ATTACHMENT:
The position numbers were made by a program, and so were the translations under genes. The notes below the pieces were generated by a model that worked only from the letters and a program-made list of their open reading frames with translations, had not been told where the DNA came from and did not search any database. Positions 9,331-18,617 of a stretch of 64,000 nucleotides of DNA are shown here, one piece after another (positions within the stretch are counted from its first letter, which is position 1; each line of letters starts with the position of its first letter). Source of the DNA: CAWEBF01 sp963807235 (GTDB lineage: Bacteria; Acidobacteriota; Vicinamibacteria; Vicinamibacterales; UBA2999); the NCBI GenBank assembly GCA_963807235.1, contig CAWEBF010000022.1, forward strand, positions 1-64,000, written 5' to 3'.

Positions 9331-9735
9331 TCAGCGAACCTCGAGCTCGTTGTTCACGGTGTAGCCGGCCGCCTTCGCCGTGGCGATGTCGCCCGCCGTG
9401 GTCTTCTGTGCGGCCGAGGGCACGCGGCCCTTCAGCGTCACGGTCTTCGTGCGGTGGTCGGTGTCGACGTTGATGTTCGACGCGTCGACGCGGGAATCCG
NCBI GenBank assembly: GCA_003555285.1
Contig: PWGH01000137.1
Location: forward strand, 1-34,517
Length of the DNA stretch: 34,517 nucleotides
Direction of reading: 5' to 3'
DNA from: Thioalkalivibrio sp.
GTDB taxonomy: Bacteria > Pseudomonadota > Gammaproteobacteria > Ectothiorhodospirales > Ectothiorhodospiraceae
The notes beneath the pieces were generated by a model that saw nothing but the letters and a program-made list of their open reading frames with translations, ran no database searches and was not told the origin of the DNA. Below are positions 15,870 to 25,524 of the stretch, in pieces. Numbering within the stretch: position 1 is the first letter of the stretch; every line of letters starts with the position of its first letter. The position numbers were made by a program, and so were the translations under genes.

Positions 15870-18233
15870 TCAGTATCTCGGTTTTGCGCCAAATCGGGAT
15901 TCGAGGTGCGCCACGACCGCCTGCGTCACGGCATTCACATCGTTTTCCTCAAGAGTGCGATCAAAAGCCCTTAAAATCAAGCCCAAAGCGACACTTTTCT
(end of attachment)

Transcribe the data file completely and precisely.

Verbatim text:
The position numbers were made by a program, and so were the translations under genes. The notes below the pieces were generated by a model that worked only from the letters and a program-made list of their open reading frames with translations, had not been told where the DNA came from and did not search any database. Positions 9,331-18,617 of a stretch of 64,000 nucleotides of DNA are shown here, one piece after another (positions within the stretch are counted from its first letter, which is position 1; each line of letters starts with the position of its first letter). Source of the DNA: CAWEBF01 sp963807235 (GTDB lineage: Bacteria; Acidobacteriota; Vicinamibacteria; Vicinamibacterales; UBA2999); the NCBI GenBank assembly GCA_963807235.1, contig CAWEBF010000022.1, forward strand, positions 1-64,000, written 5' to 3'.

Positions 9331-9735
9331 TCAGCGAACCTCGAGCTCGTTGTTCACGGTGTAGCCGGCCGCCTTCGCCGTGGCGATGTCGCCCGCCGTG
9401 GTCTTCTGTGCGGCCGAGGGCACGCGGCCCTTCAGCGTCACGGTCTTCGTGCGGTGGTCGGTGTCGACGTTGATGTTCGACGCGTCGACGCGGGAATCCG
NCBI GenBank assembly: GCA_003555285.1
Contig: PWGH01000137.1
Location: forward strand, 1-34,517
Length of the DNA stretch: 34,517 nucleotides
Direction of reading: 5' to 3'
DNA from: Thioalkalivibrio sp.
GTDB taxonomy: Bacteria > Pseudomonadota > Gammaproteobacteria > Ectothiorhodospirales > Ectothiorhodospiraceae
The notes beneath the pieces were generated by a model that saw nothing but the letters and a program-made list of their open reading frames with translations, ran no database searches and was not told the origin of the DNA. Below are positions 15,870 to 25,524 of the stretch, in pieces. Numbering within the stretch: position 1 is the first letter of the stretch; every line of letters starts with the position of its first letter. The position numbers were made by a program, and so were the translations under genes.

Positions 15870-18233
15870 TCAGTATCTCGGTTTTGCGCCAAATCGGGAT
15901 TCGAGGTGCGCCACGACCGCCTGCGTCACGGCATTCACATCGTTTTCCTCAAGAGTGCGATCAAAAGCCCTTAAAATCAAGCCCAAAGCGACACTTTTCT